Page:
“Despite losing the public arguments on bathroom bills and trans people in the military, Republicans believe they've finally found the perfect anti-trans vehicle for the ballot box in 2022: attacking trans children,” transgender activist Charlotte Clymer told The Daily Beast. “Despite opposition from every major medical authority, the NCAA, prominent cis women athletes like Megan Rapinoe and Billie Jean King, and every reasonable adult who can clearly see there's no evidence to support their claims, Republican leaders are pressing on in their efforts to demonize trans kids. For them, it's all about cynically exploiting bigotry and fear of trans children to get a few more votes. And they will ultimately fail in this effort but not before trans children are hurt in the process.”
“State legislatures across the country are actively attacking our progress in the LGBTQ community—with their latest target being transgender people and youth,” Sen. Tammy Baldwin (D-WI), the first out LGBTQ politician elected to Congress, told The Daily Beast. “We have come too far to let the supporters of discrimination and opponents of equality win. We must pass the Equality Act in the Senate, and I will continue doing everything I can to protect the health and safety of the transgender community, so we can have a future where all Americans have the freedom of full equality.”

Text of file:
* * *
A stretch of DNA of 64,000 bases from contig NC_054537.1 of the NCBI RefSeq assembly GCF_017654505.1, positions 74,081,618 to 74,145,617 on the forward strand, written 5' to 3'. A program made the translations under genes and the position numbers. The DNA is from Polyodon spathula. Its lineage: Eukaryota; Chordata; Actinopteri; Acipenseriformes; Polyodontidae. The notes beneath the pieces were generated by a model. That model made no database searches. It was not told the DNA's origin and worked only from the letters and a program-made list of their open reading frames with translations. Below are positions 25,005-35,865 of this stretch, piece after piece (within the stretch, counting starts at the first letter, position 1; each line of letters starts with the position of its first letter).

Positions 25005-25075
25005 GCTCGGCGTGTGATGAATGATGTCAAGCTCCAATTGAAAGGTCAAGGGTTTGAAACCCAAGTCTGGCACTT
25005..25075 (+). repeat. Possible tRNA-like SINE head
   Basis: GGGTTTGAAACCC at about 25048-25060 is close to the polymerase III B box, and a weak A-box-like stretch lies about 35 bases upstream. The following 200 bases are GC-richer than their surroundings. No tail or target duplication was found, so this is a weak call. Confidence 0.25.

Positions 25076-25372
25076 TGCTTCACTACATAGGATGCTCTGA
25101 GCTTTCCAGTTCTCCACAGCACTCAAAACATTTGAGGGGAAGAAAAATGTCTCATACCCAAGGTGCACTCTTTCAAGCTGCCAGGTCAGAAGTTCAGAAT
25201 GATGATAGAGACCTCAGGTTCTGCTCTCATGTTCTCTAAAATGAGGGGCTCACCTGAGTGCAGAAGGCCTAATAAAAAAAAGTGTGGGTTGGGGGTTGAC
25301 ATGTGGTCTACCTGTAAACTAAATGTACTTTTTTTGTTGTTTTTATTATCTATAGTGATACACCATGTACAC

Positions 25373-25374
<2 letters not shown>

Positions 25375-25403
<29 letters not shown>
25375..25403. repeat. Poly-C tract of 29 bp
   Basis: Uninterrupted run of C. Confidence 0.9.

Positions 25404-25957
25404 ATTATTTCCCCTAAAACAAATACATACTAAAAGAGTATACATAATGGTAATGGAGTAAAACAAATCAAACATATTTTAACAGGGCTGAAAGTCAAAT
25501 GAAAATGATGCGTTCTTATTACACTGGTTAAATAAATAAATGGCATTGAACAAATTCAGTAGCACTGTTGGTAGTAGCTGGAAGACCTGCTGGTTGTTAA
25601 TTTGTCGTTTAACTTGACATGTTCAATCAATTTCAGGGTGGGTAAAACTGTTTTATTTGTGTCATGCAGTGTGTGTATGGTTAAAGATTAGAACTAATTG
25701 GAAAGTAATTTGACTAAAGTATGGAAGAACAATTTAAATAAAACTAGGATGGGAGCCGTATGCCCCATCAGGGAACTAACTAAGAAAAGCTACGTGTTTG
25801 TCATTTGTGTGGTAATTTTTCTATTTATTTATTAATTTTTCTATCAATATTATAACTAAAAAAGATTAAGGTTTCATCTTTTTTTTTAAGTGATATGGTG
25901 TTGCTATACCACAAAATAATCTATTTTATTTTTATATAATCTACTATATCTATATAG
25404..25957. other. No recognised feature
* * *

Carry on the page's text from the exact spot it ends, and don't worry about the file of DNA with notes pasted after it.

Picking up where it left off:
However, with dozens of bills still in the works and at least seven states with laws now on the books targeting transgender, nonbinary and gender nonconforming youth—as well as doctors and the cisgender straight parents who are raising them—Republicans from Maine to Florida and from Alabama to Alaska have turned 2021 into a year of hell for the transgender community. (To keep track of developments nationally, interested readers can access Legiscan, Transathlete, and Freedom for All Americans.)
“Anti-LGBTQ ideologues are attacking trans youth because they are desperate,” Rodrigo Heng-Lehtinen, deputy executive director for the National Center for Transgender Equality, told the Daily Beast. “They went after us on marriage, and we lost a few battles, but eventually we won.
“Then they went after us on bathroom bans, and we lost a few battles, but eventually we won. Now they are going after us on sports bans, and we’re in the midst of a tough fight, but eventually we will win. Support for trans people is growing. Our opposition knows it. Trans people at NCTE and around the country are organizing and sharing our stories like never before, and that’s how we will win. We’ve done it before, and we will do it again.”
“It has been frustrating and painful to see the attacks on our trans and non-binary siblings, especially youth. But the way that our young people and their families and allies have stood up to attempts to discriminate against them in sports and access to healthcare has been extraordinary to watch and support,” said Cathy Renna, communications director for the National LGBTQ Task Force.